How to Calculate Percentage of Base Amount in Accounting

by Kathy Adams McIntosh

Accountants use vertical analysis to review financial results of individual companies. Vertical analysis restates all numbers as percentages. By restating the financial statement numbers as percentages, the accountant can compare companies of different sizes. These companies use vertical analysis to benchmark their results and to compare the company's performance throughout periods of growth. Vertical analysis requires the accountant to identify which number to use as the base amount and to know how to calculate the percentage.

Identify the base amount to use on the financial statement. The base amount represents the total amount, or 100 percent. On the income statement, the base amount refers to a company's total sales, and on the balance sheet the base amount refers to the total assets.

Determine which account you need to calculate the percentage of. Some accountants review specific accounts, while others review all accounts on the financial statement.

Divide the dollar amount of the specific account by the base amount. This provides the percentage of the base amount.

Compare the percentage of the same account over several years. This allows you to see how the account changes over time in relation to the base amount. For example, to calculate the percentage of labor from the base amount, divide the total labor dollars by the total sales. If this percentage decreases over several years, the revenue is increasing faster than the labor expense.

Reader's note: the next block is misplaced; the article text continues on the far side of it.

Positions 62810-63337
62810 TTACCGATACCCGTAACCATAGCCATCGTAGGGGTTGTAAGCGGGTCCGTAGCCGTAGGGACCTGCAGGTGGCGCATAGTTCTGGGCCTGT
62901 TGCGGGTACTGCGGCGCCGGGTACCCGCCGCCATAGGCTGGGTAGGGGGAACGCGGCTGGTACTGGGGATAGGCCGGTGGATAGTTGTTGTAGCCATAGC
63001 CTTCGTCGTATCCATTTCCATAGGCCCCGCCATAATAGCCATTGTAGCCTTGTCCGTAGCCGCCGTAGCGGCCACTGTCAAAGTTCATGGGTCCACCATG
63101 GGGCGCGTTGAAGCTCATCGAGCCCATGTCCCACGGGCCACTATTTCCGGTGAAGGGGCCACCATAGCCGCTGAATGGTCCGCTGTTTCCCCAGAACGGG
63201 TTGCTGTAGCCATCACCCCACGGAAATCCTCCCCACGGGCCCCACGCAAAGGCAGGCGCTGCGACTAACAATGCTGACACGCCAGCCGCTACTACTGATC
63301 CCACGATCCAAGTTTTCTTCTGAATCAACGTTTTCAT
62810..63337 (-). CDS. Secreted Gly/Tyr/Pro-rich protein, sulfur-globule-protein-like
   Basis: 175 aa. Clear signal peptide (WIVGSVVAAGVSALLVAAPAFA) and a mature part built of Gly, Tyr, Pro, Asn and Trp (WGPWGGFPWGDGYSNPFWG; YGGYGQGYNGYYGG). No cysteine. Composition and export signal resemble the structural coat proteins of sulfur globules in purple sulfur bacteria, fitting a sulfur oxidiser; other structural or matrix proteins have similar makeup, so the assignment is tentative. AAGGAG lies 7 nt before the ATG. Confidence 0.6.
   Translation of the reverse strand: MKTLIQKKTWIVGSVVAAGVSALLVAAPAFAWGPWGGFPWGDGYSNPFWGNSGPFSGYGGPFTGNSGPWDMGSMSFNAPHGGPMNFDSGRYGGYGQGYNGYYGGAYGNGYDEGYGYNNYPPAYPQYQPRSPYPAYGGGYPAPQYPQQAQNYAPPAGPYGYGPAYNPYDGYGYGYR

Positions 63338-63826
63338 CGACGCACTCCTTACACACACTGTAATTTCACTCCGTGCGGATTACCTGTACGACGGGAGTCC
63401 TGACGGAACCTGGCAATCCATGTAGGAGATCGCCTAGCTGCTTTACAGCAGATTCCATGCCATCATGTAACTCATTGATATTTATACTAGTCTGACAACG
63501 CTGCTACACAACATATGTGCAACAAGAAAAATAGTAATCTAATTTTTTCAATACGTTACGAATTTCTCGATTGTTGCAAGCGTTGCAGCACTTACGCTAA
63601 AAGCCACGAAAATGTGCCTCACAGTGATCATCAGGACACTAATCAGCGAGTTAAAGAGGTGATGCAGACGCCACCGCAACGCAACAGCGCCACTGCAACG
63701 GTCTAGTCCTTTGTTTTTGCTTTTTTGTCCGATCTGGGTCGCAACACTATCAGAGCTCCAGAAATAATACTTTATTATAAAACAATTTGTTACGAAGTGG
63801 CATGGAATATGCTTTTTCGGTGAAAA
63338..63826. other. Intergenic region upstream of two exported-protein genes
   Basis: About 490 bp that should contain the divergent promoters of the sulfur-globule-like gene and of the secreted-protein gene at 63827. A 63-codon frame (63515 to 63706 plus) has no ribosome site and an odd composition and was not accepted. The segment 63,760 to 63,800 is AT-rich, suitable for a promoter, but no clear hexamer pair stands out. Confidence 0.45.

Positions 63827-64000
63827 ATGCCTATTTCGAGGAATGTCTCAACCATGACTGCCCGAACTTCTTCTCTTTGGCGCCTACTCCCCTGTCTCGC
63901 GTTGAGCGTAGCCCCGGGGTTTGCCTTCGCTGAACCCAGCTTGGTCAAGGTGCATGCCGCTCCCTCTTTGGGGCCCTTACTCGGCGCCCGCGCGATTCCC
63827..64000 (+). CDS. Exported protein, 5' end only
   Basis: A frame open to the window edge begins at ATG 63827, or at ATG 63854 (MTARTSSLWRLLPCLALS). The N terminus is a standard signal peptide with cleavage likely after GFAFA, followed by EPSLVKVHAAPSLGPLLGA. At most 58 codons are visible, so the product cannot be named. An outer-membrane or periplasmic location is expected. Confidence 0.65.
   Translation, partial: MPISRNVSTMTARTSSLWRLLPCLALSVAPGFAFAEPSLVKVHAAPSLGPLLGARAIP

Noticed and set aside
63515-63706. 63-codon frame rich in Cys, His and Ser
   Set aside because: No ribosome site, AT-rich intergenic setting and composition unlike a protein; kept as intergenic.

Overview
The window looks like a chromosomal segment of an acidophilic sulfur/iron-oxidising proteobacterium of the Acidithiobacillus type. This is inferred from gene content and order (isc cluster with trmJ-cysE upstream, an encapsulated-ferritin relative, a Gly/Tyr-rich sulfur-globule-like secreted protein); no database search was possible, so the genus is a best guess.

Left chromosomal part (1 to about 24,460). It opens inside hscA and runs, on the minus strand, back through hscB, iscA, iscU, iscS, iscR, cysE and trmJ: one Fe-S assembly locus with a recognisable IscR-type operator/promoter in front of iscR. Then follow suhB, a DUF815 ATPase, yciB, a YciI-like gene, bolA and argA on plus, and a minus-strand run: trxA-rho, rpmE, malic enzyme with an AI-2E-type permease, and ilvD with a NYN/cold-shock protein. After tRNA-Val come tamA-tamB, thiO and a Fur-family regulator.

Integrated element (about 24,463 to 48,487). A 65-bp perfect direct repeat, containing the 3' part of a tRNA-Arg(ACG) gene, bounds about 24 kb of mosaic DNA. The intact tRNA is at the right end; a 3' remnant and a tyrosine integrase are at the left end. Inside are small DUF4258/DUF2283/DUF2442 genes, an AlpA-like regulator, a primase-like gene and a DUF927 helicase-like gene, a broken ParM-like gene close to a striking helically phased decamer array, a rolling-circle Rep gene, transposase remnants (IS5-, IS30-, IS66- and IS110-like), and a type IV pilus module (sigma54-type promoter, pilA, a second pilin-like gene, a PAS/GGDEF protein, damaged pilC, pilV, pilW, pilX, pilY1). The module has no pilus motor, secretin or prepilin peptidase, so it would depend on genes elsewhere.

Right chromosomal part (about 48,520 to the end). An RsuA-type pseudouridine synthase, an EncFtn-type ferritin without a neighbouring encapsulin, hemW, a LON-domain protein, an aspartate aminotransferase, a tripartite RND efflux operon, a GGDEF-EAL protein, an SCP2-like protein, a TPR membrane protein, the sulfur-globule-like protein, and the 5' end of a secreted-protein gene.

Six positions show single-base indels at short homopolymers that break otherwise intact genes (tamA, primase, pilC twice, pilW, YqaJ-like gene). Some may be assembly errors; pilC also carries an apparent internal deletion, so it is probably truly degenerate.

Tips

  • Use a spreadsheet program to calculate the percentage of the base amount for several accounts at one time. Enter a formula to calculate the percentage of the first account listed. Copy this formula to the remaining accounts.
  • If you use the percentages to benchmark, choose companies operating in similar industries. These companies use similar automation techniques and experience similar working conditions.

Warning

  • Financial analysis involves using a variety of tools to review financial statements, and percentage calculation represents one tool. When you review financial results, include a variety of analytical tools, such as vertical analysis, horizontal analysis and financial ratio calculation.

About the Author

Kathy Adams McIntosh started writing professionally in 2001. She has been published in "Cup of Comfort," "Community Connection" and "Wisconsin Christian News." Adams McIntosh belongs to the Fearless Freelancers and the Broadway Writers Guild. She earned her Master of Business Administration from the University of Wisconsin.

Photo Credits

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